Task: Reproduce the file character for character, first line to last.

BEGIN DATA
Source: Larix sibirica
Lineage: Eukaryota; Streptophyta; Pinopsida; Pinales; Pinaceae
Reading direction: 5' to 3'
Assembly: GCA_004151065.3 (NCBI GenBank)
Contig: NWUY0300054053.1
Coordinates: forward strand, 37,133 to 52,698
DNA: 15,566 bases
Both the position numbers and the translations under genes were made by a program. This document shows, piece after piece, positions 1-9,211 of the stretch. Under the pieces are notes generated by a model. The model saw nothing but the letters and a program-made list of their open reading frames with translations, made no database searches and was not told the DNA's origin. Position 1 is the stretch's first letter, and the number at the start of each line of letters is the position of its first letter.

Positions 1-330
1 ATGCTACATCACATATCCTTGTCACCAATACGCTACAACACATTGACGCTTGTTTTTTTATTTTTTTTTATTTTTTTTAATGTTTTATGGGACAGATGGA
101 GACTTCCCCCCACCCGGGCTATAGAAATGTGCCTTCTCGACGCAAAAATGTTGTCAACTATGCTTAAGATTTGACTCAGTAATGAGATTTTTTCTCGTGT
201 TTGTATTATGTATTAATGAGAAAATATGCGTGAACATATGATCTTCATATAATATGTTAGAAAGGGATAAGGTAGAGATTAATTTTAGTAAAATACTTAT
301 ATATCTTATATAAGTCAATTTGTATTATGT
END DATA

Source: Larix sibirica
Lineage: Eukaryota; Streptophyta; Pinopsida; Pinales; Pinaceae
Reading direction: 5' to 3'
Assembly: GCA_004151065.3 (NCBI GenBank)
Contig: NWUY0300054053.1
Coordinates: forward strand, 37,133 to 52,698
DNA: 15,566 bases
Both the position numbers and the translations under genes were made by a program. This document shows, piece after piece, positions 1-9,211 of the stretch. Under the pieces are notes generated by a model. The model saw nothing but the letters and a program-made list of their open reading frames with translations, made no database searches and was not told the DNA's origin. Position 1 is the stretch's first letter, and the number at the start of each line of letters is the position of its first letter.

Positions 1-330
1 ATGCTACATCACATATCCTTGTCACCAATACGCTACAACACATTGACGCTTGTTTTTTTATTTTTTTTTATTTTTTTTAATGTTTTATGGGACAGATGGA
101 GACTTCCCCCCACCCGGGCTATAGAAATGTGCCTTCTCGACGCAAAAATGTTGTCAACTATGCTTAAGATTTGACTCAGTAATGAGATTTTTTCTCGTGT
201 TTGTATTATGTATTAATGAGAAAATATGCGTGAACATATGATCTTCATATAATATGTTAGAAAGGGATAAGGTAGAGATTAATTTTAGTAAAATACTTAT
301 ATATCTTATATAAGTCAATTTGTATTATGT